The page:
Now, on this cool September midnight he rose, struck a light, and found himself facing two neat, little, beribboned perfume jars, representing the decorative ideas of little Mrs. Johnston, the hostess of Third House. It was too much. Resentment at this shabby practical joke of Fate rose in his soul. Seizing the pair of bottles, he hurled them mightily, one after the other, into outer darkness. The crash of the second upon the stone wall surrounding the little hotel was rather startlingly followed by an exclamation.
“I beg your pardon,” cried Colton, rather abashed. “Hope I didn’t hit you.”
“You did not—with the second missile,” said the voice dryly.
“It was very stupid of me. The fact is,” Colton continued, groping for an excuse, “I heard some kind of a noise outside and I thought it was a cat.”
“Where did you hear it?” interrupted the voice rather sharply. “Did it seem to be on the ground, or in mid-air?”
Colton’s frazzled nerves jumped all together, and in different directions. “Have I been sent to a private lunatic asylum?” he inquired of himself.
“Lest my manner of inquiry may seem strange to you,” continued the voice, “I may state that I am Professor Ravenden, formerly connected with the National Museum at Washington, D. C., and that your remark as to an unrecognised noise may have an important bearing upon certain phenomena in which I am scientifically interested.”
Dick Colton groaned in spirit. “Here I’ve told a polite and innocent lie to this mysterious pedant,” he said to himself, “and of course I get caught at it.” He leaned out of the window, when a broad, spreading flare of lightning from the south showed, on the lawn beneath him, the figure of a slight, compactly built man of fifty-odd, dressed with rigorous neatness in Norfolk jacket and knickerbockers, and carrying a broken lantern and a butterfly net. His thin, prim and tanned face was as indicative of character as his precise and meticulous mode of speech.
“Did I break your lantern?” asked the young doctor contritely.
“As I do not carry my lantern in the small of my back, you did not, sir,” returned the professor with an asperity which reminded Colton that he had put considerable muscle into his throw. “A loose rock which turned under my foot upset me,” he continued, “and the glass of my lantern was broken in the fall. The rising gale prevented my relighting it. Your opportune light, I may add, alone enabled me to locate the house.”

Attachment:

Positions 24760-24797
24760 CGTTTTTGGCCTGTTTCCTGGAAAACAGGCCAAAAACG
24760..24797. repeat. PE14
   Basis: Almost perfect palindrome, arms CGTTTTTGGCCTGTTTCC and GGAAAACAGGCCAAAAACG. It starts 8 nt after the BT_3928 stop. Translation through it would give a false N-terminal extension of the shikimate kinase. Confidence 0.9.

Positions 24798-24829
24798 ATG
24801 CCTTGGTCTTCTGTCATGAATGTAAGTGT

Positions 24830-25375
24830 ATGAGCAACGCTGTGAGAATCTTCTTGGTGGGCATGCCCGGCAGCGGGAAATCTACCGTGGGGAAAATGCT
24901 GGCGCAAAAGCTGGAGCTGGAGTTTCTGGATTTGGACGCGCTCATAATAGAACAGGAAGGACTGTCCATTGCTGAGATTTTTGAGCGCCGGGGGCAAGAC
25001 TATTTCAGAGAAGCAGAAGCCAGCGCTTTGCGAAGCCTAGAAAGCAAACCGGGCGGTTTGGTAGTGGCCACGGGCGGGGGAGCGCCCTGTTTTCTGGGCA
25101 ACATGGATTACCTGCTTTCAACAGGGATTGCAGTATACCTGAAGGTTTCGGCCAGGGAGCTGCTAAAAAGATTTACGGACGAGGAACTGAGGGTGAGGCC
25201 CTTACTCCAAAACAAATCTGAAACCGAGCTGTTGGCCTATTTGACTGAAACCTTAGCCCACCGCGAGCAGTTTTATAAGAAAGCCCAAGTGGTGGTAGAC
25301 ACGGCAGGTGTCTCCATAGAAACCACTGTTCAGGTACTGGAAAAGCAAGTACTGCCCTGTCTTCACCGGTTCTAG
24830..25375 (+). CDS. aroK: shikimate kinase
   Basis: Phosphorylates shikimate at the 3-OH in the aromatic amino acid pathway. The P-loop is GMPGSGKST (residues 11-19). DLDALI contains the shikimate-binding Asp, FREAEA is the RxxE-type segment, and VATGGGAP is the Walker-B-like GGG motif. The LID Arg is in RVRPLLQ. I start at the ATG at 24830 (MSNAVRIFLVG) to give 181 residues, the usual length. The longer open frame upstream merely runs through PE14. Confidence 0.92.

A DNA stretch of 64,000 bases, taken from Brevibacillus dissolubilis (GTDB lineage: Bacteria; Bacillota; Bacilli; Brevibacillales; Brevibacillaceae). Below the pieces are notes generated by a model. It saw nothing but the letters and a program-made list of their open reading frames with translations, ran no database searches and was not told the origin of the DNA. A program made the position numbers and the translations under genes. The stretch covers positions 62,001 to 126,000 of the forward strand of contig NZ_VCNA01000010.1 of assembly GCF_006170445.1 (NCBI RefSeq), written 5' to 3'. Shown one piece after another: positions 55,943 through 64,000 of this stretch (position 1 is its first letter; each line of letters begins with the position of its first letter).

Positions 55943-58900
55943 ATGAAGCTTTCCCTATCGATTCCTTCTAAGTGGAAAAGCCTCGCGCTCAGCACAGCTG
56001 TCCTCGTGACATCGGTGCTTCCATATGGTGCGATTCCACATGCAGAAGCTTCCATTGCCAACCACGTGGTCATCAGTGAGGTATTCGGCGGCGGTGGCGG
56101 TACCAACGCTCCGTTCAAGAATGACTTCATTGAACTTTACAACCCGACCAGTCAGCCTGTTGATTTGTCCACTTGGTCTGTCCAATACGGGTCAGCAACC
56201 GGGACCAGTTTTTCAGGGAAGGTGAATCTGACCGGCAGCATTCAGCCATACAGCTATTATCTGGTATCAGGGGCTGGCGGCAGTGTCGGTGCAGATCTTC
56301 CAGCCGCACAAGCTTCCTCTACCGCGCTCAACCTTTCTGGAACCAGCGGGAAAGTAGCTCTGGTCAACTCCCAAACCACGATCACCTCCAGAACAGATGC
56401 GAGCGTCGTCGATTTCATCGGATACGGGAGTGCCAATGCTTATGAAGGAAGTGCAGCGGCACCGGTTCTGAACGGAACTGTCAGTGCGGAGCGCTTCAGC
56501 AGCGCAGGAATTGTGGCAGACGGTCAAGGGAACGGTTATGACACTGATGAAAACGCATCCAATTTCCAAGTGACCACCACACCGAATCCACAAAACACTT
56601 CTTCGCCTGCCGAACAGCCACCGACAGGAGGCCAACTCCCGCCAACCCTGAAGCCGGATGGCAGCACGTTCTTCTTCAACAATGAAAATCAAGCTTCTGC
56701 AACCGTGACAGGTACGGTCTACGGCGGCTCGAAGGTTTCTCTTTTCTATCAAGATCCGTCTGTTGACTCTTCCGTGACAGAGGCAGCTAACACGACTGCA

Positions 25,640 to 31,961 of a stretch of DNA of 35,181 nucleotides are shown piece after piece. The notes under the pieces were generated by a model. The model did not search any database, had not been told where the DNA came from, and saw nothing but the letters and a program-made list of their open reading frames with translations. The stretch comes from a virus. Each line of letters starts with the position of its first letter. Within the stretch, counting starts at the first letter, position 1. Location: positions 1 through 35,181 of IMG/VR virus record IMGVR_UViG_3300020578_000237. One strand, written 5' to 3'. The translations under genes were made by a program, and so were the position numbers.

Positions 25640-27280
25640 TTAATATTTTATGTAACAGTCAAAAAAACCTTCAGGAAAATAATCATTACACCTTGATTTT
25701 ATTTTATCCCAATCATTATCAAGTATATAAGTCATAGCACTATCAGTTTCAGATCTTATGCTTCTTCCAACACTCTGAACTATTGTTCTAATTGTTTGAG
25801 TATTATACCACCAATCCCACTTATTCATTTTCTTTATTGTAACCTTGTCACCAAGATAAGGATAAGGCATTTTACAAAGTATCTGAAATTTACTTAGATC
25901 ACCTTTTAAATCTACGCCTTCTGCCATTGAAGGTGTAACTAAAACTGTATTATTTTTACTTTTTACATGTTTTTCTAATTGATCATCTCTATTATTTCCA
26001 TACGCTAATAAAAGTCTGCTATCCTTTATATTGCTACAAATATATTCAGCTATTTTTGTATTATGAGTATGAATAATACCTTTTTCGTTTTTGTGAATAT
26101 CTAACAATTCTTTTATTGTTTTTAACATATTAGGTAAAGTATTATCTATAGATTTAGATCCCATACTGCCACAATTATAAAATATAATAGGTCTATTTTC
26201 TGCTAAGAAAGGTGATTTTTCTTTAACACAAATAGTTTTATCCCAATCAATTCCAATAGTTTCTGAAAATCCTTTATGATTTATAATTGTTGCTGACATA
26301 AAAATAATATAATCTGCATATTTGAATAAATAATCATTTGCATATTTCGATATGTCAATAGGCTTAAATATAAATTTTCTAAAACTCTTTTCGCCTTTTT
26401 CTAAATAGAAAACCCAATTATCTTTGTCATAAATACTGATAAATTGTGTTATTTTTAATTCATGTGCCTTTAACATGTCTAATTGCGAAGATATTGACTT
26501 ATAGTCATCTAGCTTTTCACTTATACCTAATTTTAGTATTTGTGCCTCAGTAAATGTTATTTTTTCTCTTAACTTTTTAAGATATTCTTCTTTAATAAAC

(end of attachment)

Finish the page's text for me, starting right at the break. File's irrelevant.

“Perhaps my unintended rudeness may be pardoned because of my involuntary service, then,” said Colton, with the courtesy which was natural to him.
There was a moment’s pause. Then, “If I may venture to impose upon your kindness,” said the man on the lawn, “will you put on some clothes and join me here? It is a matter of considerable possible importance—scientifically.”
“Anything to avoid monotony,” said the other, rather grimly. “I’m here for excitement, apparently.”
Worming his way into a sweater, trousers and shoes, he went downstairs and joined his new acquaintance on the veranda.
“My name is Colton, Dr. Stanley Colton,” he said. “What is it you want me for?”
“I wish the testimony of your younger eyes and ears,” said the other. “Would you object to a walk of a third of a mile?”
“Not at all,” returned the other, becoming interested. “Shall I see if I can rustle up a lantern?”
“No,” said the professor thoughtfully. “I think it would be better not. Yes; decidedly we are better without a light. Come.”
He led the way, swiftly and sure-footedly, though it was pitch-dark except when the lightning lent its swift radiance.
“I was out in search of a rare species of Catocala—a moth of this locality—when I heard the—the curious sound to which I hope to call your attention,” he paused to explain.